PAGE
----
October 14, 2011
Emerging powers like China, India and Brazil are demanding they be exempt from restrictions that developed countries seek to impose. The follow-up summits to Kyoto—Copenhagen in 2009, Cancun in 2010—ended in failure. The Doha round of world trade negotiations ended in failure.
China refuses to let her currency float lest she lose the trade surpluses that have enabled her to amass $3 trillion in cash reserves.
Protectionism is rising. Americans chaff at a new world economic order that has led to deindustrialization of their country. Congress is talking of defunding the U.N. as anti-Western and anti-Israel.
Why is the New World Order suddenly going in reverse?
A primary reason is the resurgence of nationalism. Nations are putting national interests ahead of any perceived global interests.
A second reason is the decline of a West whose project this was. We no longer dictate to the world, and the world no longer marches to our tune. The deficits and indebtedness of Western nations preclude more of the big wealth transfers in foreign aid that once bought us influence.
A third reason is demography. Not one European nation has a birth rate sufficient to replace its population. Europe’s nations are aging, shrinking, dying. A depopulating Germany cannot carry forever the deficit-debtor nations of Club Med. The oldest nation, Japan, is on schedule to lose 25 million people by 2050, as is neighbor Russia.
Militarily, America remains the most powerful nation. But Iraq and Afghanistan have bled the country and left us without the certain attainment of our goals. Old allies like Turkey go their separate ways.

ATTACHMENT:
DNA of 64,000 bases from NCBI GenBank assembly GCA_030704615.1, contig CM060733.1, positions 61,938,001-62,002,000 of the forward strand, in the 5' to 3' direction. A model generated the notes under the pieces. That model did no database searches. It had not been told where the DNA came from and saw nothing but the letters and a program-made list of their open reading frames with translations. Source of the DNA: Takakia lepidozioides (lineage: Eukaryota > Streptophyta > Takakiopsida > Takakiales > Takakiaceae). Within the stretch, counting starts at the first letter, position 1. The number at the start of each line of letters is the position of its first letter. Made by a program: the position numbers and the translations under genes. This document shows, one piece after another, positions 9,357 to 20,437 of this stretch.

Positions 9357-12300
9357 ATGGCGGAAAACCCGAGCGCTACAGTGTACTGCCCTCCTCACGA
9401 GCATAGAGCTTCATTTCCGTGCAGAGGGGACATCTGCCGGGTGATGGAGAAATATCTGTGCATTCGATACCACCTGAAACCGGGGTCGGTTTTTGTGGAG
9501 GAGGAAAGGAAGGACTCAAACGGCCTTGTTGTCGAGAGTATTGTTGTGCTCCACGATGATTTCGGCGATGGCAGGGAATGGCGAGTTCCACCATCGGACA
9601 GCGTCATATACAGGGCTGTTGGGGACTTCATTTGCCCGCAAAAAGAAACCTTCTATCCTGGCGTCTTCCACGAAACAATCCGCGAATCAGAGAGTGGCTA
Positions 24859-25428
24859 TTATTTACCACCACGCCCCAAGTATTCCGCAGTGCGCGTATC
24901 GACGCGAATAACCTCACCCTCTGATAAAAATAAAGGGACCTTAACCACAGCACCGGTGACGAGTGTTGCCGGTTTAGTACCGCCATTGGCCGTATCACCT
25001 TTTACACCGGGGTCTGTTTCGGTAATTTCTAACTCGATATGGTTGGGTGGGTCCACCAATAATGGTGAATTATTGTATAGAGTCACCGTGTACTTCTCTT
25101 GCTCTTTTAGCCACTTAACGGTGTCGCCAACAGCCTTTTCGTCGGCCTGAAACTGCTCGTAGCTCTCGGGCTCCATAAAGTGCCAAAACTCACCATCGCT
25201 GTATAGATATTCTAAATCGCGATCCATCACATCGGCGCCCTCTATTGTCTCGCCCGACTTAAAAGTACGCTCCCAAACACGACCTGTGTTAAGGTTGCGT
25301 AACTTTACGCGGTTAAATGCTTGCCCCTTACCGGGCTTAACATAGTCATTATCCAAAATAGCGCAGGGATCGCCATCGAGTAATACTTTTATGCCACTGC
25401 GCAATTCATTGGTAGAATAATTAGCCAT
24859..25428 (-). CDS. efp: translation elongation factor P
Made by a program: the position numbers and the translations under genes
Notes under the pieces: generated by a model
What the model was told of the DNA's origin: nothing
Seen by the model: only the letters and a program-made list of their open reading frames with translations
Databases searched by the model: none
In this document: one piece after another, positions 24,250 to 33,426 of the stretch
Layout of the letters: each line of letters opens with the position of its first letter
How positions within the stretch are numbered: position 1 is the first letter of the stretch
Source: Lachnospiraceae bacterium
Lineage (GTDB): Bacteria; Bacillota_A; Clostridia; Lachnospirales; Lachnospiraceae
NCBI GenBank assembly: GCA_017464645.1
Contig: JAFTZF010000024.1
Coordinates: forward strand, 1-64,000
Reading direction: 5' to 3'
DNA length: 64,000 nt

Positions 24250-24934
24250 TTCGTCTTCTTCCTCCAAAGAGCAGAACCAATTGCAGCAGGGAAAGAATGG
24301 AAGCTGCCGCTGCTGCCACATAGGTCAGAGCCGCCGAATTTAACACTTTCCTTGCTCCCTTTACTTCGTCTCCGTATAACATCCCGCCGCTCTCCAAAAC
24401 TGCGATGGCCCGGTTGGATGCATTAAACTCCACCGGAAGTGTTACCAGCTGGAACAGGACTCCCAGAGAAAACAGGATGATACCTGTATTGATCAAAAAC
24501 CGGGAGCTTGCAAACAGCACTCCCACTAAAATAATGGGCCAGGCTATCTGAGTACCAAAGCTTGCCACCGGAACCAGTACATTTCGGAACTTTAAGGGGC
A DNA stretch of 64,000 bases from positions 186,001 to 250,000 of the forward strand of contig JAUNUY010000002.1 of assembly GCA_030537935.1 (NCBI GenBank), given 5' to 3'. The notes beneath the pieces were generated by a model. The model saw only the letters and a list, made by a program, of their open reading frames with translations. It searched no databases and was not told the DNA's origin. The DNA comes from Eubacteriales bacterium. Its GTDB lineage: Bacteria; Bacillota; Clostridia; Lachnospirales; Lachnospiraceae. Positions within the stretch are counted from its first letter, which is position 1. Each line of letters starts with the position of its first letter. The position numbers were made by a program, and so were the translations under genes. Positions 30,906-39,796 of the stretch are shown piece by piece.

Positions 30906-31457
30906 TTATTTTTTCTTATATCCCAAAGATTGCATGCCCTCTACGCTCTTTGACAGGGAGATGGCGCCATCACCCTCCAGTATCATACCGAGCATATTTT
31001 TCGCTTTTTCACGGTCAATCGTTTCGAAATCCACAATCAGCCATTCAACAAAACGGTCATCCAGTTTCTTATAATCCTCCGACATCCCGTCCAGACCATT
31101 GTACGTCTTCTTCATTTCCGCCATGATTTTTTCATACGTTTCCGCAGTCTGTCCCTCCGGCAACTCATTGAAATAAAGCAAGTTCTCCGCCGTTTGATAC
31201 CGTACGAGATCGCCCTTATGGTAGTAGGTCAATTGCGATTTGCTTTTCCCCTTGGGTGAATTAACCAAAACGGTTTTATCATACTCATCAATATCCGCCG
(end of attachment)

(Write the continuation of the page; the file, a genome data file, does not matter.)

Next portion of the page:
Ethno-nationalism also explains a disintegrating world order. Aspiring nations like Scotland, Catalonia, Padania, Flanders, Ingushetia, Dagestan, East Turkestan, Kurdistan and Baluchistan seek a place in the sun, free of the cloying embrace of the mother country.
The desire of peoples for nations all their own, where their own language, faith and culture predominate and their own kind rule to the exclusion of all others, is everywhere winning out over multiculturalism and transnationalism.
Through history there have been attempts to unite the world.
The Roman Empire. Catholicism. Islam. The West that ruled much of mankind from Columbus to the mid-20th century. Communism, which conquered half of Europe and Asia but arose and fell in a single century.
With the death of communism and the decline of the West—in relative population and power—Islam has become the largest religion, China the world’s emerging superpower, and Asia the continent of the future.
Could this still be the Second American Century?
Not the way we are going.